Named after an optical illusion, this
New Brunswick winery certainly pulls
many to the region
Jeff and Janet Everett didn’t origi-nally
intend to own a winery. For
many years, the couple were farm-ers
and proprietors of a u-pick straw-berry
and raspberry farm just outside of
However, after a decade or so, they
realized they were tired of dealing with
the region’s capricious weather and the
struggles of a four-week-a-year business.
The province’s government had
recently started to allow cottage wineries,
and the couple decided to rethink their
business plan, turning their fruit into wine.
They began experimenting at home, mak-ing
30-litre batches of wines.
Then, when the homestead next to
their berry farm came up for sale, it was a
sign they were on the right path.
At the time, the house – which dates
back to 1867 – had been abandoned for
20-some years and was set to be demol-ished.
The late owner had been a collector,
filling the house with decades of detritus
and stacks of old newspapers. “When they
walked in, the first thing my parents saw
was a newspaper article of my mother as
a child, when she had been named Young
4-H Farmer of the Year,” said Zach Everett,
Jeff and Janet’s son, and now Magnetic
Hill Winery’s winemaker and co-owner. “It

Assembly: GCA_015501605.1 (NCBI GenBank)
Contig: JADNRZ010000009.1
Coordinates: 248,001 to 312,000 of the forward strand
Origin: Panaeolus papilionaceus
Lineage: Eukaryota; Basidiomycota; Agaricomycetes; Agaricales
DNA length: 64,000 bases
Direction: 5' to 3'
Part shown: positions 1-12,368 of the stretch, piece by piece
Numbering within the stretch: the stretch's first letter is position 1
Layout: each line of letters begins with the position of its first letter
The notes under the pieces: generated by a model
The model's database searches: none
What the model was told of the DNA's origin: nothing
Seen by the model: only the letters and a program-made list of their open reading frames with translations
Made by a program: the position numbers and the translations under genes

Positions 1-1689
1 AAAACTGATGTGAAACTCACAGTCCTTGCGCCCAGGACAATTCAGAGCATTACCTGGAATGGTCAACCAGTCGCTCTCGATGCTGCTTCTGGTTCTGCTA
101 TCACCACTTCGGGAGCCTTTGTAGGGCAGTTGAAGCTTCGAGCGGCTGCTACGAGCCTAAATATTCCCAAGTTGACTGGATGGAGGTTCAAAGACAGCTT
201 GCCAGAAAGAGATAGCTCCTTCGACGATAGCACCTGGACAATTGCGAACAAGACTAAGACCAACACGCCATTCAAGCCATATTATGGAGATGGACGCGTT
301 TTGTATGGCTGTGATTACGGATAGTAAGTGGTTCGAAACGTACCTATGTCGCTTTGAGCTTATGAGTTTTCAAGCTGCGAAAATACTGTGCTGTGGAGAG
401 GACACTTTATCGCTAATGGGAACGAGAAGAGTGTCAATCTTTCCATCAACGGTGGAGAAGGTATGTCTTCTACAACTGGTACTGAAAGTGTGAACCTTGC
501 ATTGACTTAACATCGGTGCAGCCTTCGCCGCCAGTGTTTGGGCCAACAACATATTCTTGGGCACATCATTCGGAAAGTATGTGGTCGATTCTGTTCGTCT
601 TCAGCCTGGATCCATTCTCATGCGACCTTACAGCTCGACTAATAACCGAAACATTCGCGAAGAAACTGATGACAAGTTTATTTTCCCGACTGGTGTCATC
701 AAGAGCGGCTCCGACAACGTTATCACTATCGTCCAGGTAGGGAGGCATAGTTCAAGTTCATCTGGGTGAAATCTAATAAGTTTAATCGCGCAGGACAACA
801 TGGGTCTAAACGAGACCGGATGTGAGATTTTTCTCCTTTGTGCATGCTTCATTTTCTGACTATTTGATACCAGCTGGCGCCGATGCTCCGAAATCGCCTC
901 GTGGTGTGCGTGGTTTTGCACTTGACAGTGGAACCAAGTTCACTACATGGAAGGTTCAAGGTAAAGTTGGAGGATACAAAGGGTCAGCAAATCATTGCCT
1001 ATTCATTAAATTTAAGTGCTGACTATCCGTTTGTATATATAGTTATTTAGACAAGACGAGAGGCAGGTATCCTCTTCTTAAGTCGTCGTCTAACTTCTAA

still gives me goosebumps, the one-in-a-million
chance that story about her would
be on the top of all those papers.”
Taking it as a sign they were meant to
be there, the Everetts bought the house and
surrounding land, renovating and return-ing
the Confederation-era building back to
its former glory. In 2005, they opened their
doors as Magnetic Hill Winery.
Offering just three wines at the time,
Magnetic Hill was one of the region’s first
wineries and quickly became a popular
tourist attraction for locals and visitors
from around the world.
These days, Magnetic Hill wines can
be found for sale at more than 120 loca-tions
across New Brunswick, including
most major grocery stores, restaurants and
wine shops. “And in the next 18 months or
so, we’ll have some national and interna-tional
distribution,” Zach said. “But just
like every wine region in Canada, we have
to conquer our local market before we can
Regardless, the winery’s growth has
been impressive so far. “We’ve gone from
making 500 cases of wine a year to more
than 10,000 cases now,” Zach said.
Currently, all of the best-selling wines
are made from fruit other than grapes:
cranberry, strawberry, blueberry and rhu-barb.
“They’re not sweet dessert wines
though. They’re off-dry with a nice acidity
and beautiful fruit,” Zach said. “The cran-berry
wine with roast turkey – I’d chal-lenge
every winemaker in Canada to come
up with a better pairing for turkey.”
By Shelley Boettcher
10 § POURED CANADA § www.poured.ca